The Museum of the Future's striking exteriors and architectural marvel may be the main talking points ahead of the Dubai museum's opening on February 22, but the gardens are set to be an attraction in and of themselves.
Designed to house about 100 species of trees and plants, the gardens will be a reflection of the UAE's natural diversity and ecological heritage.
The gardens are a key part of the building's design, located on the large green plinth on which the building stands. Native ghaf, sidr, palm and acacia trees are all growing in the space — trees that are well adapted to local environmental conditions.
The gardens are equipped with an automated irrigation system and support bee and bird populations.
"The plant species and irrigation techniques used had to consider the nature of the steep plateau and the UAE’s dry weather," said an official statement about the gardens. "Given the unique setting of the building, traditional landscaping techniques were a challenge. A novel way of planting and soiling the greenery was needed.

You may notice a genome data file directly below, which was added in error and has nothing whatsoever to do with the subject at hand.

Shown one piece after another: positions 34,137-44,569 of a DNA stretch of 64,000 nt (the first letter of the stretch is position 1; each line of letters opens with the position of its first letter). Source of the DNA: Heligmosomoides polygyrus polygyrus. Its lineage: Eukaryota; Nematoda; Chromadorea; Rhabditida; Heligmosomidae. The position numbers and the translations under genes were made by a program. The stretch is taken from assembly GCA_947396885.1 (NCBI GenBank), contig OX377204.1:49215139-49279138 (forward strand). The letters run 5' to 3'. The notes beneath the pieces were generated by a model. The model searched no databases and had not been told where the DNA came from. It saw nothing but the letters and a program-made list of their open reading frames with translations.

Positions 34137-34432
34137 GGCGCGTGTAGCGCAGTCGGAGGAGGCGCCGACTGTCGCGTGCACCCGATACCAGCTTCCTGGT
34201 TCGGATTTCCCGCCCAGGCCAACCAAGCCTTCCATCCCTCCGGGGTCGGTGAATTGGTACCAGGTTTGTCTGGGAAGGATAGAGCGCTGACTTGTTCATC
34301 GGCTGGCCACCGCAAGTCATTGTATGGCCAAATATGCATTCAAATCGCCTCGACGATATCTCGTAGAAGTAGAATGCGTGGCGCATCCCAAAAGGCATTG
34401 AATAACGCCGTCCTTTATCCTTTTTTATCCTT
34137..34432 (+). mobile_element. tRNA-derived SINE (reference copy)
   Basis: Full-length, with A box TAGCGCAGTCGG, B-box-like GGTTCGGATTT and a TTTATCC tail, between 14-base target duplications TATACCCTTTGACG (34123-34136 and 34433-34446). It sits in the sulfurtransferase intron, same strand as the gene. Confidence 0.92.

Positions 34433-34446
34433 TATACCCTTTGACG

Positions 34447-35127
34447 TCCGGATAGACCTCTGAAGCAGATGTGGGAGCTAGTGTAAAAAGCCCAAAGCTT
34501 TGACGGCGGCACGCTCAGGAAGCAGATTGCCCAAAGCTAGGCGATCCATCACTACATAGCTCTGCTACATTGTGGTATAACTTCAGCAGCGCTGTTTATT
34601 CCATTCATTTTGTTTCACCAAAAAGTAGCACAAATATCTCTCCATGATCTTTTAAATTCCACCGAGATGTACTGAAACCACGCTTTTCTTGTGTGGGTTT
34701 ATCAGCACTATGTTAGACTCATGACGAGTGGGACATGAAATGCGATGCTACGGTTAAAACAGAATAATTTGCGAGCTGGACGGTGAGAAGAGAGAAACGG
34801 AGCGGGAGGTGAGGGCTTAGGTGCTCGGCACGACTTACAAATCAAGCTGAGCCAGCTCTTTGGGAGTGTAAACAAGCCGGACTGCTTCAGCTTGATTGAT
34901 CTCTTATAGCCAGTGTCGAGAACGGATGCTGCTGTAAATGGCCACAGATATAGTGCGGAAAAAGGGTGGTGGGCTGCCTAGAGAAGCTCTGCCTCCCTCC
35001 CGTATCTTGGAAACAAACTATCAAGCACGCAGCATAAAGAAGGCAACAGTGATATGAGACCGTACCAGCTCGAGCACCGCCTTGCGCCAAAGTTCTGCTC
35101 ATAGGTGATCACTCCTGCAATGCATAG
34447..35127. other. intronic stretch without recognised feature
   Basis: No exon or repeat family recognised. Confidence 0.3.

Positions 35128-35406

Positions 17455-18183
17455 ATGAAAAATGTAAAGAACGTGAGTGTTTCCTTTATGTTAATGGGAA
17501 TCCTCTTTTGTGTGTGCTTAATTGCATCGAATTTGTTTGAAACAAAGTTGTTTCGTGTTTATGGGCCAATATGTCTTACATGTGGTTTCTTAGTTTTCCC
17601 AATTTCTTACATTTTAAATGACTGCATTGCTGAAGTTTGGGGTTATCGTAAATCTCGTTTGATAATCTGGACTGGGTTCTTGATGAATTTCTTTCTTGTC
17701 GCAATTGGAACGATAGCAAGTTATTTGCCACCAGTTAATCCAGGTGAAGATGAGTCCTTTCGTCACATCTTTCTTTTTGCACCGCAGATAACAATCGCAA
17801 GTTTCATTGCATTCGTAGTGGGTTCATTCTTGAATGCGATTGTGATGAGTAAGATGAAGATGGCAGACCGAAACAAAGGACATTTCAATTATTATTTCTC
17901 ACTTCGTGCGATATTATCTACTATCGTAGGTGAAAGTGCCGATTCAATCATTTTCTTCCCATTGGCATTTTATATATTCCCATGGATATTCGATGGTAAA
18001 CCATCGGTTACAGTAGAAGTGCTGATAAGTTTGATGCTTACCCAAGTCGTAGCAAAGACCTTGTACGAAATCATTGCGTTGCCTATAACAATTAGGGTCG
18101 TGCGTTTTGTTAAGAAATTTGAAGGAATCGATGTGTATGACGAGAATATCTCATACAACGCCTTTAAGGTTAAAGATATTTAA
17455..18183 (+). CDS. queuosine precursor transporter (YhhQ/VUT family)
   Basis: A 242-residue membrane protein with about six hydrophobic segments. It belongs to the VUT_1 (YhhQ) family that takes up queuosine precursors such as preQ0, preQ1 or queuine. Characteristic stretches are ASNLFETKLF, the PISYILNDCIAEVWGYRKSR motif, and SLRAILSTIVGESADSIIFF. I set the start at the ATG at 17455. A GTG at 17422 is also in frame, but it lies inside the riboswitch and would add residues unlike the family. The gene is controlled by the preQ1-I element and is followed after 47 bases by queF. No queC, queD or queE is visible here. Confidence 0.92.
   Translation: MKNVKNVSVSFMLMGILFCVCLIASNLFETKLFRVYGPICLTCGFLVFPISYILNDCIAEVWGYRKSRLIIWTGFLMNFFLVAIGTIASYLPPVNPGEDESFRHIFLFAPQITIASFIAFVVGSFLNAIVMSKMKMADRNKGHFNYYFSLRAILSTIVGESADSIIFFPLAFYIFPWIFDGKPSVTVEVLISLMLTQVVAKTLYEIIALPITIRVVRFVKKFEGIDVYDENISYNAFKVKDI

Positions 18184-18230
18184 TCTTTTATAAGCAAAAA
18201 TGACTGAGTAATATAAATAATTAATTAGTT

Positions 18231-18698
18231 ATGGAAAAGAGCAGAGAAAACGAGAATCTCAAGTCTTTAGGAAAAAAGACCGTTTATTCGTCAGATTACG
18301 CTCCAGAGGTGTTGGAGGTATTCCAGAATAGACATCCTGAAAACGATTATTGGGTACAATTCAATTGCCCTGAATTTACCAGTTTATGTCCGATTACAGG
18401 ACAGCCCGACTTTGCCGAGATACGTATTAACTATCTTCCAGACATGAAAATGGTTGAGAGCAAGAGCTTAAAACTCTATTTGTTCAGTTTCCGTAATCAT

"With Dubai’s summer temperatures hitting close to 50ºC, and with the average rainfall of 130mm per year, irrigation was one of the main considerations for the plateau. A smart irrigation system uses a sub-surface mat that delivers water directly to the root system in a targeted, efficient approach.
"The plateau’s steep slopes allow quick water run-off, removing the need for water-intense flood irrigation.
"Additionally, water collection and recycling systems are used to reduce water wastage by approximately 25 per cent."